10 Reasons Why I Can Afford to Live in NYC

It comes down to one thing: I don’t have expensive tastes – in habits or hobbies. I never have. I’ve tried a few things that could have sucked up my disposable income, but I didn’t enjoy them. Some I’ve never even wanted to try. So here’s my list of the coincidental (as opposed to deliberate) frugal habits that allow me to get by without making any sacrifices while earning far less than the generally-accepted figure of $100K a year for a modest Manhattan lifestyle.

  1. I don’t smoke. Not having a half-a-pack-a-day habit keeps $1300 a year in my pocket.
  2. I really don’t like going to bars or clubs. The reasons are numerous and convoluted, so I’ll leave it at that. I think a normal habit would involve a couple of drinks after work once a week, and one night out on the weekend. A low estimate for this would be $100/week. That’s another $5000 a year I don’t spend that everyone else does.
  3. I pay my gym membership annually, not monthly – which I would do even if there was no discount. That saves me $150/year.
  4. I don’t get manicures or pedicures. I used to get pedicures, but I caught a little toenail fungus from a salon pedi, so I stopped about 3 years ago. A shame – I really enjoyed them. I don’t even want to save the money! I do buy about $40 worth of footcare products a year though. A pedicure every 3 weeks with tip, minus home footcare = $430/year.
  5. No car. No monthly MetroCard. I walk anywhere within a 2-mile radius of my home, sometimes further (I walk 5-7 miles a day for fitness reasons). I work from home in a city with frequent and comprehensive public transportation. I won’t give myself credit for not having a car, but I’ll take $81/month for the MetroCard, minus $10 (high estimate) for individual fares, so my annual saving comes in at $850.
  6. Not a theater fan, a sports enthusiast, or a concert-goer. I live smack in the middle of the theater district, and I just don’t like Broadway musicals or plays. Assuming I had a minimal habit and went to one event a month, with a mix of discounted theater tix and regular price for the other stuff, that’s another $700/year saved. 
  7. I don’t wear cosmetics – hate the stuff. The average American woman spends $650 a year (and this is one of the lower figures I stumbled across) on cosmetics. Even if I classify my moisturizers and face cleansers as cosmetics, I’m still not spending about $570.
  8. No Starbucks habit for me. I didn’t even like coffee until 2 years ago, but the real source of savings is that I work alone from my home and not at an office. Otherwise I probably would have a one-a-day habit, but from McDonalds or Europa Cafe because I like their coffee better. So I’m not spending $10/week…$500/year.
  9. Despite my 5’x5′ kitchen, I cook a lot more than most New Yorkers. Seriously, they all use their ovens for storage (sweaters, shoes, CDs). I cook because I don’t want to regain the 65 lbs I’ve lost, not to save money. I usually make my own breakfast and one other meal, and get take-out for the third. Average take-out (pizza, Subway, Mexican) is $6 and most of my home-cooked meals come in around $2/serving because I buy most things on sale…I’ll give New Yorkers a 2-cooked-meals-a-week credit and calculate my savings @ $4 x 5/week…$1000 a year. Sweet!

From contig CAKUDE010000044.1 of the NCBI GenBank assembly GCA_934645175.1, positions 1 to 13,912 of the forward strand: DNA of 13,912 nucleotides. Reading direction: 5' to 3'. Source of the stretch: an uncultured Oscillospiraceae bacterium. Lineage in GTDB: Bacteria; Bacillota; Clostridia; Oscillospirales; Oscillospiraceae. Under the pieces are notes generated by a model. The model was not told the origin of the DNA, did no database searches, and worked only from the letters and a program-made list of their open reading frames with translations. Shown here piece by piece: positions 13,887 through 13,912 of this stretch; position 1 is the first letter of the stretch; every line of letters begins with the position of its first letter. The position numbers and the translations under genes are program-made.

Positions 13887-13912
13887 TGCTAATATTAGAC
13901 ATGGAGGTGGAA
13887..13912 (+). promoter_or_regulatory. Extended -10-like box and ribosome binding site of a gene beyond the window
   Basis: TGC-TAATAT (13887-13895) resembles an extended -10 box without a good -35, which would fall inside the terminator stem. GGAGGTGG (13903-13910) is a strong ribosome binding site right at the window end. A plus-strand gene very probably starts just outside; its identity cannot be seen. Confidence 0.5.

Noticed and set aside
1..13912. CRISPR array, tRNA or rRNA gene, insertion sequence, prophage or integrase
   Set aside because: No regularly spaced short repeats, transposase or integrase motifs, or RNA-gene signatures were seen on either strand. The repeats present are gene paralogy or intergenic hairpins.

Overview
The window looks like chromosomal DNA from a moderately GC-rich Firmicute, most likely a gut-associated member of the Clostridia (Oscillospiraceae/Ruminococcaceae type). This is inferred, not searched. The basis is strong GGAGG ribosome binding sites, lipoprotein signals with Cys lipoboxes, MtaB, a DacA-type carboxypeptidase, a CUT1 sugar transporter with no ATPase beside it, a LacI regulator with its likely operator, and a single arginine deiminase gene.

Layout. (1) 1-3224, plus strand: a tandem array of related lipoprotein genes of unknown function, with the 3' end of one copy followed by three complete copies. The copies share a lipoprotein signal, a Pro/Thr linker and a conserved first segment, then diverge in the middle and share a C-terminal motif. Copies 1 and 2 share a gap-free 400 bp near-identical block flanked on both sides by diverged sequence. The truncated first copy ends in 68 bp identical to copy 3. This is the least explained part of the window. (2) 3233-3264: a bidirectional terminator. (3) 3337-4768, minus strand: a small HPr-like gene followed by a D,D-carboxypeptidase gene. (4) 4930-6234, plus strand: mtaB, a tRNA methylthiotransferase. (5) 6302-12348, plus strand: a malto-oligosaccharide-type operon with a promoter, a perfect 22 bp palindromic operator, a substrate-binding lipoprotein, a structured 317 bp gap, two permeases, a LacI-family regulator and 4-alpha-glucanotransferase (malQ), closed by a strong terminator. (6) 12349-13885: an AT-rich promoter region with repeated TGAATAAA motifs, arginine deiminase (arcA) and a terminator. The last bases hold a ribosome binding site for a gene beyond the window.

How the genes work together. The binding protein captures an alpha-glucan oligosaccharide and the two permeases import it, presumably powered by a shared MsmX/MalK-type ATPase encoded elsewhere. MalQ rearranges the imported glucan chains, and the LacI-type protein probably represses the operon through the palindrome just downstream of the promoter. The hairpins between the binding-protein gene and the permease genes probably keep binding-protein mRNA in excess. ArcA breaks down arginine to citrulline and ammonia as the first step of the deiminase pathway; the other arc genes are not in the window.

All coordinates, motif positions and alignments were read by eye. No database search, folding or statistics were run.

10. I don’t date…long story. Anyway, this means no dating site memberships, no buying at least two skirts and two dresses a year (I don’t have any…I’m losing weight – might be out of the size before I get a chance to wear something), no actual date expenses (even if I let him pick up the tab, which I find awkward, I’m still picking up tips and taxis and at least one drink). I think a super-low, one-date-a-month estimate without using a service or website would run me $700 a year.

There are a number of things I’m not even putting on the list, like premium cable channels ($15-20/month), weight loss support (Weight Watchers, Jenny Craig, personal training, Alli…at least $60/month), grooming services like facials/waxing/teeth whitening ($100+/month), or my aversion to shoes/bags/accessories/jewelry (easily $400/year).

Add up 1-10 and I’m saving $11,200 just by living the way I like to live and not getting sucked into even a fairly low-end New York City lifestyle or acquiring typical “girl” habits that don’t even appeal to me. If I did all of these things, I wouldn’t have an IRA ($5K) or be able to travel at all ($6K)… and I’m not willing to give up a cent of either of those!

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3 Responses

  1. Food and theater and bars are the best in NYC! That’s why I would be poor and overweight if I lived in NYC.

  2. Ovens as storage for sweaters, shoes, CDs?!? Hilarious. I love your list. I’m with you that retirement accounts and vacations are more important than mani/pedi, purses, and shoes.

  3. @DAMF – NYC is such a “walking” city that it would counteract at least some of the food. Bars are a definite budget-buster (your recycling snowflake would get you 1 Budweiser in a fancy bar, 2-3 at a dive or mid-range happy hour). But you can always find a deal for the theater as long as you’re not gunning for the big Disney ones like Lion King (which I’m actually tempted by… the music in their commercials is so beautiful).

    @F-Chick – I’m totally not joking about ovens being used for storage. The most popular item you’ll find in there: shoes, by a long shot. Sex & The City is not that far from reality in terms of the average New York woman’s near-obsession with them.

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